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Up and coming power attorney Gavin Banek (Ben Affleck) needs to get to the court house right now with a power of appointment to file. Meanwhile, down and out divorcee Doyle Gipson (Samuel L. Jackson) needs to get to the court house right now to gain partial custody of his children. When Gavin changes lanes without looking, he and Doyle crash. Doyle’s car is totalled, and in his furious rush Gavin leaves him on the side of the road to miss his hearing. But in the commotion Gavin drops the power of appointment, and Doyle picks it up with nothing left to lose.

Changing Lanes
Changing Lanes is swimming with coincidence and tragic irony. What it isn’t swimming in is impossibility. There’s a lot of implausibility, but nothing happens that’s so positively unbelievable that the audience has to crank their suspension of disbelief to what I call Transformers-levels (things happen too quickly and too easily, but they aren’t total impossibilities). This is important because the film is based in reality, and very dependent on the continuously unfolding plot. Problems arise from the occasional heavy-handedness of the drama. The film is built entirely upon the merits of its strong script, and some aspects might have read better on the page than it does on the screen.

The best and most consistent aspect of the entire film is the editing. The life events of the two leads are impressively cut together in ways that both contrast and equate them. There’s one particularly well cut sequence in which Affleck is basically accosted by his wife during a quiet lunch. The emotionally violent scene is inter-cut with Jackson shopping for particularly violent looking hardware. The palpability of the impending carnage is crisp. Overall the film flows with a dexterity that overcomes unnecessary sub-plotting. Sure, the acting is pretty top notch, but it’s really the editing that keeps the overwrought bits from taking over.

Changing Lanes


Changing Lanes is shot largely handheld, and uses the wide 2.35 ratio, so there’s not a lot of control to the look outside of lighting, and the framing of a few dialogue scenes. The film is mostly shot drably, with muted colours, and hazy blue tinting, but the increase in brightness allows for some fun visual cues, specifically the titular red file folder, which stands out harshly against the backdrops. The details are sharp in close-up, but kind of fuzzy in medium and far shots. There is an inconsistency to the transfer’s overall cleanliness, and it appears to have nothing in particular to do with filming conditions, as the same interior sets are occasionally clear as day, and occasionally rife with grain and digital noise. The same goes for location shots, day and night. The only real constant is that the latter act of the film looks better than the rest of the film, including realistic and untarnished skin tones, and deeper, richer blacks. There is some compression noise around some of the dirtier edges, which seems to be an effect of the film’s shallow focus, but there’s no harsh white edge enhancement to speak of.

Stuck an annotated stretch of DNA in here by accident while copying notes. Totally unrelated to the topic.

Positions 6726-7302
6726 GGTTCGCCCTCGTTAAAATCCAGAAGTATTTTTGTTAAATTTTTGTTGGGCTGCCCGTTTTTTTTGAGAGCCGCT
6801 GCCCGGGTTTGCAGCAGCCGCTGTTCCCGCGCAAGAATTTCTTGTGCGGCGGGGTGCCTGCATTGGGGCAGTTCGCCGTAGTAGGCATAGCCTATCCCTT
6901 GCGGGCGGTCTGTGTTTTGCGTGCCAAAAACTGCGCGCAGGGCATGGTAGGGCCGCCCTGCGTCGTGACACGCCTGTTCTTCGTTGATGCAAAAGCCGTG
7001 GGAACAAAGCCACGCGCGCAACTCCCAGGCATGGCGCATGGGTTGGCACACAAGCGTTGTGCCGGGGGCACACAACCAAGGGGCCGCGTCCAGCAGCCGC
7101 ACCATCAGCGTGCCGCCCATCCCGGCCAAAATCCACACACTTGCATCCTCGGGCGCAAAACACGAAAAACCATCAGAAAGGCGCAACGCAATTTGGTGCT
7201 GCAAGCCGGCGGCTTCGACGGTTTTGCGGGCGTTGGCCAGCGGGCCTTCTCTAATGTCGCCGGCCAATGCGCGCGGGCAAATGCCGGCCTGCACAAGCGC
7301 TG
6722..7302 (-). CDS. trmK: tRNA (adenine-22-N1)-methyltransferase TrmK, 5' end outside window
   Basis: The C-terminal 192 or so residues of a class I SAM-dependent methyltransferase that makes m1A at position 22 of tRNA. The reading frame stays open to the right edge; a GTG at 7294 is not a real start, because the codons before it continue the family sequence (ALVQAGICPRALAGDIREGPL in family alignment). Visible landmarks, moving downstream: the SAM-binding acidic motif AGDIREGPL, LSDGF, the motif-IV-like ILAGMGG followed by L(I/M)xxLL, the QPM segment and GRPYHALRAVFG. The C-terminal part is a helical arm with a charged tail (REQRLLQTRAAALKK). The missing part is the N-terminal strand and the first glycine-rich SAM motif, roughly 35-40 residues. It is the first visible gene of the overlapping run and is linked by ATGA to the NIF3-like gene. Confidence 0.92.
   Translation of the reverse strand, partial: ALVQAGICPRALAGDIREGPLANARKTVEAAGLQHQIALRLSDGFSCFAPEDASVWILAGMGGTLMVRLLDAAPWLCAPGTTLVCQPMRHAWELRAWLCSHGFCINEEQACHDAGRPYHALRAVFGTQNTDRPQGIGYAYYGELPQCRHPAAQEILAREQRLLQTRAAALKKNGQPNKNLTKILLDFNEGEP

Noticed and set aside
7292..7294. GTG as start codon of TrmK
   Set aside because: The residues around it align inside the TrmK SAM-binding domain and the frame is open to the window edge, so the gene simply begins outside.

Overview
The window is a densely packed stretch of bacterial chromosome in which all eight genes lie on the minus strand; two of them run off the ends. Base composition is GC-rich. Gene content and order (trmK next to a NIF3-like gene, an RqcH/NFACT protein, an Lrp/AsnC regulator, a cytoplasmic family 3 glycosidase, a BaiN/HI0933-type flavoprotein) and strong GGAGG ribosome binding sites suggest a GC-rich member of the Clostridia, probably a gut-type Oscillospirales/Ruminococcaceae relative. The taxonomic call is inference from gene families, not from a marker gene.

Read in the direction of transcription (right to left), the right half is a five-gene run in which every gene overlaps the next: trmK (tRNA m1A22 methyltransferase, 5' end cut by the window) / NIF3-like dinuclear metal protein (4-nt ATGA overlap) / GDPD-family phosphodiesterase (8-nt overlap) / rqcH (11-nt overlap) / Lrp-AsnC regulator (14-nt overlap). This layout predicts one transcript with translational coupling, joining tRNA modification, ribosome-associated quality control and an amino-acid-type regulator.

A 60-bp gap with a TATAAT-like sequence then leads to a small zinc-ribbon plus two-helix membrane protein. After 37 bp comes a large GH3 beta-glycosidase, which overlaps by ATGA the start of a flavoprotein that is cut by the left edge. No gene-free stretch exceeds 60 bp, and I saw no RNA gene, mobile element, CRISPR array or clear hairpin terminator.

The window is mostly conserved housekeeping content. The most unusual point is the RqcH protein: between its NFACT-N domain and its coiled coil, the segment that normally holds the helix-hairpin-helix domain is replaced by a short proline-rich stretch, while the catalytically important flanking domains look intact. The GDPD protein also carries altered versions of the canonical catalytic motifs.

Changing Lanes


Changing Lanes doesn’t feature a lot of surround style to the film save a rainy scene, a sprinkler system scene, and a few relatively quiet outdoor scenes. Most of the sound effects, at least the natural ones likely picked up on set, are centred, and presented low-key beneath the all important dialogue and music. The soundtrack speaks for the characters a little too much, but also acts well to ratchet the tension in a handful of key scenes. There are also a few key points in the score where it ebbs and flows from one character’s experience to another. The music is mostly delegated to the stereo speakers, but has a moderate level of rear echo, and plenty of bass.

Changing Lanes


There are no extras here that weren’t apparently already available on the original DVD release. Things start with director Roger Michell’s commentary track. This isn’t the most boring track I’ve ever heard by a long shot, but Michell spends most of his time talking about locations, praising actors or pointing out the most obvious plot points, all with a slightly obnoxious poetic streak. The track isn’t gushing with pretension or anything, but I get the impression Michell had no idea what to do with himself.

‘The Making of Changing Lanes’ (15:00) is not even a disguised EPK, it’s a blatant sales pitch, or more specifically an elongated trailer featuring cast and crew interviews. ‘The Writer’s Perspective’ (06:30) is and interview with co-screenwriters Michael Tolkin and Chap Taylor. Here the writers mostly walk us through the more obvious subtexts of the film’s story, and the moral ambiguity they tried to infuse whole thing with. Things are completed with two deleted scenes (non-anamorphic SD, 04:55), an extended scene (also non-anamorphic SD, 04:37), and a trailer.

Changing Lanes


I don’t think Changing Lanes has been entirely forgotten, but it’s definitely fallen off the old radar a bit over the last eight years. This Blu-ray release marks a good chance for thriller fans to catch the film either again, or for the first time. It’s not a perfect film by any means, but it’s much cleverer than the usual brainless tripe. The Blu-ray looks sharp, but a little inconsistent, and sounds solid, but not incredible. The extras are pretty fluffy, and do not differ from the original DVD release.

* Note: The images on this page are not representative of the Blu-ray release.